Four Drink Too Much and End Up in a Belgian Gay Bar

Oh that Belgium – the land of waffles, fiscal suicides and women as hot as they were sculpted of the flames of hell. It was my first time there, and I was positively surprised. My love affair with Eastern Europe usually dictates that I must routinely associate the western travel potential with factors such as excessive sophistication, stable governments, high prices, and an uninspiringly high standards of sanitary facilities and overall hygiene -translating into an inevitable lack of all those small things that I like about Europe’s eastern territories and that I would most accurately define simply as “random incidents”- but as a matter of fact, and this between only you and me, the Old (I usually grant myself the right to dub it “senile”) Europe is by no means a belt of boredom. All you need is a good local guide and a little bit of liquid effort, and in Brussels we had the luxury of the both.

The Channel Tunnel disappointed me, though. I don’t know what exactly had caused me to think that it would have been a submarine, yet I was indeed expecting to see colourful fish species and other marine animals, swimming calmly in midst of numerous wrecks of Zeppelins and Man-O-Wars, from the windows. But no, apparently it is just a train and its windows open into nothingness. I would say “dog’s bollocks”, but during our road trip I also learned that it is actually a positive expression and thus won’t be able to elaborate my sense of disappointment any further. Nevertheless, if you have put too much liquid effort within the previous sixteen hours, having also, say, “overkilled” the abdominal symptoms of that effort by taking too many lactic acid capsules into your empty stomach in the morning, and must stare into that nothingness when at the same time listening to how your Finnish travel companions are trying to teach your British travel companion how the alphabet and the numerals go in their native tongue, and if the toilet is reserved, you can feel how your mental well-being is slowly starting to evaporate and escape through the train’s ventilation system, though with no success, for the strait that makes Britain an island is narrow, and the train, Eurostar, is fast.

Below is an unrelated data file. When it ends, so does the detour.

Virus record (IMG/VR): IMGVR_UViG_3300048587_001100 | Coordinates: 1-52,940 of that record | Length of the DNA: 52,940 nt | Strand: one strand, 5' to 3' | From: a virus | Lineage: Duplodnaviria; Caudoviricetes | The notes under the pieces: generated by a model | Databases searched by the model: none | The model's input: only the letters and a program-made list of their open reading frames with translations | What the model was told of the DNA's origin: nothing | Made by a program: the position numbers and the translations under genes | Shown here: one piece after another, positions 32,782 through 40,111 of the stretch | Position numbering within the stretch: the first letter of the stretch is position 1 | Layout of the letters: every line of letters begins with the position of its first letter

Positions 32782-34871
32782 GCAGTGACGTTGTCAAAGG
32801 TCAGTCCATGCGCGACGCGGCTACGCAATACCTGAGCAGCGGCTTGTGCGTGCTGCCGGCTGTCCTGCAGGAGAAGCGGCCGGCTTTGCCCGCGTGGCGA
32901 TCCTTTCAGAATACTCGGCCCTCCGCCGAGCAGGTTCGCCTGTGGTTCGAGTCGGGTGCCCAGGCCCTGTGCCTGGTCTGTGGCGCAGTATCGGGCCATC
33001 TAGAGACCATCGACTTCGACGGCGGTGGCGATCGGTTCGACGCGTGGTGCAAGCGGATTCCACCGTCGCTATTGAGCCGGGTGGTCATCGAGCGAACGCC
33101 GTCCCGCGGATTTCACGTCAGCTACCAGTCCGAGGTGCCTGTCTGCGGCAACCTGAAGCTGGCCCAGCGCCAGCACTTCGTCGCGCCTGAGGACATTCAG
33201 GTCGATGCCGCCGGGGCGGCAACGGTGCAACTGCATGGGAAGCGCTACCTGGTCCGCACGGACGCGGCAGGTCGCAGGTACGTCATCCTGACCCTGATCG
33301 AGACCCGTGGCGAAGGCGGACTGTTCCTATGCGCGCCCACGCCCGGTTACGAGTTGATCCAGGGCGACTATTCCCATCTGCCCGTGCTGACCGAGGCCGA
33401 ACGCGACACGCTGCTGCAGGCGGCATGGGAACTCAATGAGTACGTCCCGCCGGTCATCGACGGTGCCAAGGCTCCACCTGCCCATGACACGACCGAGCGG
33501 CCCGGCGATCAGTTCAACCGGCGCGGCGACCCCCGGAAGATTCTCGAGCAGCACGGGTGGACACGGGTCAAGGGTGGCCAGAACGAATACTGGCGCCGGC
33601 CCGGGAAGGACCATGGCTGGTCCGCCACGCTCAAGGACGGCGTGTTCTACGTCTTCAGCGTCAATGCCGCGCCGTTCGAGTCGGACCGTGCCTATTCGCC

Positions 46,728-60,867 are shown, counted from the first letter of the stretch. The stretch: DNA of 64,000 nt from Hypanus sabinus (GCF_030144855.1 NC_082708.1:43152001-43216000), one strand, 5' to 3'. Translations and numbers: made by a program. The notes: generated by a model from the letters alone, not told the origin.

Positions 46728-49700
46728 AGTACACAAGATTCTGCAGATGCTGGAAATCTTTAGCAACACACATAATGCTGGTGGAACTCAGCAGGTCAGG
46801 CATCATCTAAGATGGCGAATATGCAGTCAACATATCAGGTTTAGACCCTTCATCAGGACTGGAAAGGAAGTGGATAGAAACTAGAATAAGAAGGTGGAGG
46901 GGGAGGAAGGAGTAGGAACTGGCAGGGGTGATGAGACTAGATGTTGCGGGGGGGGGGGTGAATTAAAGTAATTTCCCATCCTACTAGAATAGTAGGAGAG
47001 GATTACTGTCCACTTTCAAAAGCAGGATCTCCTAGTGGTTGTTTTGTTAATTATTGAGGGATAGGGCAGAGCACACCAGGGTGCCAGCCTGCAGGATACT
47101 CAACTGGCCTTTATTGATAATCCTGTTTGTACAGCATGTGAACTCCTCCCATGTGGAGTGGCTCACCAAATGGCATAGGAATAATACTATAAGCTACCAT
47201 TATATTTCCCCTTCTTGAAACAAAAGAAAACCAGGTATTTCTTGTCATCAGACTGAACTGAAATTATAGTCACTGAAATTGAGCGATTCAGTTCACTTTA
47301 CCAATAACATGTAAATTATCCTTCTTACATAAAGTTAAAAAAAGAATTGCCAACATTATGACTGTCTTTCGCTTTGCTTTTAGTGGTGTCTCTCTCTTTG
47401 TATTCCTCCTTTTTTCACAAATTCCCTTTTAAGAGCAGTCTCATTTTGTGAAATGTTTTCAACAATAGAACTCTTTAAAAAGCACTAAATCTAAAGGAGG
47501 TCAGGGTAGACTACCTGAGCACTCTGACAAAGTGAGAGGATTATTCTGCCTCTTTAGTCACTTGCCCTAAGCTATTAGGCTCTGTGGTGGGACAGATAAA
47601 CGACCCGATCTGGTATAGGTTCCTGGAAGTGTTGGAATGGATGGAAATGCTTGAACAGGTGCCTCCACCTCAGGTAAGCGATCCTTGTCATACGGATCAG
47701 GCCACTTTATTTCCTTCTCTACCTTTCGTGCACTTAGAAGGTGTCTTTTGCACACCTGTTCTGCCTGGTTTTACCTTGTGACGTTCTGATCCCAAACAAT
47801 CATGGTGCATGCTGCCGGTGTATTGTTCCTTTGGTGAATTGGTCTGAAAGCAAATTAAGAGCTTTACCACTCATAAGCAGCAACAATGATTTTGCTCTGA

Brussels came across a Bohemian, laid-back and cosmopolitan city. It’s a place where people from many different backgrounds meet and mix and mingle. In Brussels you can see people from virtually every place and culture, and when I say “every place and culture” it’s not a joke and I do mean it – and for example last weekend there was Tommi Läntinen, from Turku. Usually appearing where there is football, even on television wearing an AC Milan shirt, Tommi had a gig on Friday night and that sort of events typically attract Suomifans like Ms Pacman attracts the ghosts. The result was – I was described – a musical equivalent of pitch invasion, that you might have wanted to see yet not to hear. Indeed like that infamous Youtube clip where yours truly sings Katyusha in an Azerbaijani cover band, i.e. for our ears only.

They’re a refreshingly dodgy club, those Suomifans. Finland is a relatively small country and generally not that passionate about the sport in question, so the aura of devotion and freakness that gleams around footy jaunts to places such as Armenia or Kazakhstan is probably stronger than in more established football societies. As a good Marxist, I will never be a member, but let me anyway share one story from their trips. I was reminded of it some time ago, when my Finnish alma mater’s student newspaper featured a similar story, probably referring to the same case.

After Shefki Kuqi’s miscalibrated antenna had transmitted the signal towards that fatal direction and Finland had lost in Teplice, the fans had a night out in Prague. Their bus to Via Baltica and all way home, was to depart very early in the morning, so this was a pretty convenient solution for everybody – forget the game, drink over it and sleep on the coach – minus one. One fellow had decided to have one beer with Teplice locals and by turning that beer into more than one, his Nokia’s battery life having turned into a battery death, he had got out their bar in Teplice when the ensemble in Prague had already departed and reached the latitudes of the Czech-Polish border. Thus he enjoyed the sights of Bohemia a little bit longer than he had initially planned, starting with an allegedly very hilarious telephone conversation with his wife: “So, honey, you’re still at home? Good, because if you were now driving to the port to pick me up you might get really angry…”

But back to Belgium. Heysel (aka Stade Roi Baudouin aka Koning Boudewijnstadion, just take your pick) is a big stadium, far too big to be half-empty, and the Belgian audience literally didn’t make much noise of their team. There was a distant drum and some silly foghorn that was howling through the match. It’s doesn’t make an impressive audial scenery to mix a massive stadium, silent spectators and a lone, if zealous, siren. That was the bad thing about the venue. The good thing was that they sold beer and let you take it to the stand.

Of the actual ball game event I don’t write much because I don’t remember much. For being a nil-nil it was surprisingly entertaining, the police were fewer than in Baku, the pitch was green and Jeremenko Jr (when I was at your age, Pluto was a planet and Eremenko was Jeremenko) looked really, really pissed off after the whistle. One night in Brussels proved long, boozy and slightly unforeseeable. Then we came back to London.


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